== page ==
The battle of sentiment between the client category (comprising high net-worth and retail investors), and institutional investors has spilled over to the new year. The former has taken a bearish stance on index futures, and the latter a bullish one, a development likely to make markets choppy after a secular rally last month.

On 29 December, the first day of the January series, the combined cumulative net short Nifty and Bank Nifty futures (index) contracts held by clients and proprietary traders stood at 90,487. These contracts have been purchased by foreign portfolio investors (FPIs) and domestic institutional investors (DIIs), with the FPIs accounting for most buys on a net basis, National Stock Exchange of India (NSE) data shows.

The clients’ and proprietary traders’ short positions have been rolled over from the previous month, while FPIs have rolled over long bets and added fresh ones. DIIs have also rolled over their bullish bets, albeit in smaller numbers than FPIs.

FPIs’ net purchases at 66,135 crore in December stand at a record high for any month, as per National Securities Depository Ltd (NSDL), while exchange data shows DIIs bought net 12,942 crore worth of shares during the month.

The same data for BSE and NSE shows clients sold shares worth 14,633 crore in December.

On an annual basis, too, while FPIs purchased a record 1.71 trillion worth of shares in calendar year 2023 and DIIs bought 1.85 trillion, clients sold 72,921 crore worth of shares in the secondary market.

Even cash market activity on BSE and NSE shows that while institutions have been bullish, clients or retail/high net-worth individuals (HNIs) have booked profits in the calendar year, which has seen the Nifty jump 20% to close at 21,731.4 on 29 December.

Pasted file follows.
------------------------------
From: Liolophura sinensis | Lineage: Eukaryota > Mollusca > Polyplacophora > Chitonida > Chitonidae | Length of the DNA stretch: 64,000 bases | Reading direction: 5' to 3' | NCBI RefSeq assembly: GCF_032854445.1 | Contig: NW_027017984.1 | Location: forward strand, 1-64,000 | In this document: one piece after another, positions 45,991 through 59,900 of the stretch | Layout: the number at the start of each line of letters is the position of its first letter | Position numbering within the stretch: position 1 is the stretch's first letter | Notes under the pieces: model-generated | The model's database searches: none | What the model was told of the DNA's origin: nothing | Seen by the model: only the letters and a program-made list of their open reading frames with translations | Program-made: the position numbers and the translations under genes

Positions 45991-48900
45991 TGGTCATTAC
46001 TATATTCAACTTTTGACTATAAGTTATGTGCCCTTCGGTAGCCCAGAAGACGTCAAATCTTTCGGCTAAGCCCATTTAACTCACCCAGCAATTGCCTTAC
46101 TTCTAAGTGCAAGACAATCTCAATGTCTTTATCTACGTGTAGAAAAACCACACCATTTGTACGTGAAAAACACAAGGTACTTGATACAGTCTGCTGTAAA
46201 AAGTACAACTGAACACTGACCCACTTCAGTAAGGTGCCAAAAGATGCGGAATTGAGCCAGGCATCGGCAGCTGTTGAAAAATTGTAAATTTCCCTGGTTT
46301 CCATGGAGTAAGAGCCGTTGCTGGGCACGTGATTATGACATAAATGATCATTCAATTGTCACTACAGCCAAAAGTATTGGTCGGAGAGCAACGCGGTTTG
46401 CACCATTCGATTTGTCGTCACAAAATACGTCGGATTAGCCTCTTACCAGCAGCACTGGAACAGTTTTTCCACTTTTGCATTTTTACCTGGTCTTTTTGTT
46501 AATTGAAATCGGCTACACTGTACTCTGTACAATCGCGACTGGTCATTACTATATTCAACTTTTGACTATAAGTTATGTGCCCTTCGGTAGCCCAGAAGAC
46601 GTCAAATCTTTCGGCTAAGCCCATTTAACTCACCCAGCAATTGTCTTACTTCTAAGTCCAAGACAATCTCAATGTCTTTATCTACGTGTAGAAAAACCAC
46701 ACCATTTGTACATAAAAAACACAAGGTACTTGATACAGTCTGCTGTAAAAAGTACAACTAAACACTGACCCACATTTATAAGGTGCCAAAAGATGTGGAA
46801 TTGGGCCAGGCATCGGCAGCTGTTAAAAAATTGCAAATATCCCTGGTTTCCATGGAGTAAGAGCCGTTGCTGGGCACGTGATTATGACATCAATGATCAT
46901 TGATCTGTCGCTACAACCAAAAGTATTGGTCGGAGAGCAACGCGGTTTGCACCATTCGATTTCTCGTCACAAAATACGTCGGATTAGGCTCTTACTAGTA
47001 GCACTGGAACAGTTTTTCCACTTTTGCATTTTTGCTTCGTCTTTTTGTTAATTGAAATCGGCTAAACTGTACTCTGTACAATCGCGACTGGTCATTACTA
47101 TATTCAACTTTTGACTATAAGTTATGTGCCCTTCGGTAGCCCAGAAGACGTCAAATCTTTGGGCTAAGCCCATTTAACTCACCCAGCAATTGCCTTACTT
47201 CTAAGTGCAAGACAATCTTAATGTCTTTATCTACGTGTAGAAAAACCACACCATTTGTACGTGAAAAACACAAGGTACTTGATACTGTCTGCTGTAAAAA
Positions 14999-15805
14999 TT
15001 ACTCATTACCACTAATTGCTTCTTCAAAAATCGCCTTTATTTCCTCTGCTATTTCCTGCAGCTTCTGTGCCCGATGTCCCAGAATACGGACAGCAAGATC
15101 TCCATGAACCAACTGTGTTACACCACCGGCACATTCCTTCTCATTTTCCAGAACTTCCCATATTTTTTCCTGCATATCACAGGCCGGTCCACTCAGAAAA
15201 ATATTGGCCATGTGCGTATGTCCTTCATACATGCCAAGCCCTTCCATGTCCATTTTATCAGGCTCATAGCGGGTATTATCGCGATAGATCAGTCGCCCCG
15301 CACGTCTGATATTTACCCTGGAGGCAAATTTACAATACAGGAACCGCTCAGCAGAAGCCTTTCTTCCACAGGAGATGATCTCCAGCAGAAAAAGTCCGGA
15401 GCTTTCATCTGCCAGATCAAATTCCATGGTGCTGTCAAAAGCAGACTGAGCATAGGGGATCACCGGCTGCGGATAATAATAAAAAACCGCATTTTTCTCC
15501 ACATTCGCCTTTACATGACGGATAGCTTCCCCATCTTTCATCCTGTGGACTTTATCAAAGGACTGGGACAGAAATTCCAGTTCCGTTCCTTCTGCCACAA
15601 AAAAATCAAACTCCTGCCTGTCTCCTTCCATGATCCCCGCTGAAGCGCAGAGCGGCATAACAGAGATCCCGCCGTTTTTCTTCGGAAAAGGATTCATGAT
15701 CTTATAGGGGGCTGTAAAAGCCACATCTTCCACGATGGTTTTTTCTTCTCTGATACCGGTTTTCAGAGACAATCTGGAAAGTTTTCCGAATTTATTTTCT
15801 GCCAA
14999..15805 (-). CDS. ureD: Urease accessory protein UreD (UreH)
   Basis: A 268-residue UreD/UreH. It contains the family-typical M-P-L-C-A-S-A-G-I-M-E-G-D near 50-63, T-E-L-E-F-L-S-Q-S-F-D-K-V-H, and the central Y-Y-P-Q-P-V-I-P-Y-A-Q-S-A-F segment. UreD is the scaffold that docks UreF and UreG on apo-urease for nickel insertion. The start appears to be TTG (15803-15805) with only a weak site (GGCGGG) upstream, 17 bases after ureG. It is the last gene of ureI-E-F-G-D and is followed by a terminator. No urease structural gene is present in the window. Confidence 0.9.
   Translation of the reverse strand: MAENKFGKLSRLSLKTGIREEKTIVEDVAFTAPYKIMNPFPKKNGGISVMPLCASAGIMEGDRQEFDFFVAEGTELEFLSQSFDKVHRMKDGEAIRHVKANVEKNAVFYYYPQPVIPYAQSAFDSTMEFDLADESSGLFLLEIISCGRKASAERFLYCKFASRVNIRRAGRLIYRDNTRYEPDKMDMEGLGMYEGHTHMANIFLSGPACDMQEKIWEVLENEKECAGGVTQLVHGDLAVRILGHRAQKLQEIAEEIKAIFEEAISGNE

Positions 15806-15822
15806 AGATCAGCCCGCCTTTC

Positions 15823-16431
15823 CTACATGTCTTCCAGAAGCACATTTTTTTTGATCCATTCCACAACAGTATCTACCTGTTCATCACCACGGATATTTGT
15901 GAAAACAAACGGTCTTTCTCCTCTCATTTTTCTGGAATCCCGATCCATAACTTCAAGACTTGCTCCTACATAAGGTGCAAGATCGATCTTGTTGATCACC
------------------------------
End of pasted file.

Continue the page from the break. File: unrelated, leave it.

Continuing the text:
Chandan Taparia, senior vice-president, derivatives research, Motilal Oswal Financial Services, feels that in January, volatility could be high due to the ongoing ‘conflict’ between the two classes of investors.

He expects Nifty to trade in the 21,300-22,200 range in January, and the sectoral Bank Nifty index to rule in the 47,500-49,500 range. The latter closed at 48,292 on 29 December.

“Seasonally, January tends to be a weak month for equities, with global fund managers taking some profits off the table,” Taparia added.

Indeed, in the past five years through 2023, January has given negative returns between 0.1% and 2.5%.

Gaurav Dua, senior vice-president and head of capital market strategy at Sharekhan by BNP Paribas, said he would not be surprised if the Nifty “pulled back by around 500 points, given December’s stellar rally”.

He expects the pullback in micro- and small-cap indices to be sharper if one indeed happens next month. However, his bullishness for the whole year is intact.

“In 2024, tactical plays include chasing value over growth in the large-cap space with a focus on capital, capex (capital expenditure) and consumer sectors. Also, IT (information technology), two-wheeler autos and pharma, which were laggards in 2022 and 2023, could look up,” Dua added.

Index and stock futures contracts normally expire on the last Thursday of a month. If Thursday is a holiday, expiry happens a day earlier.

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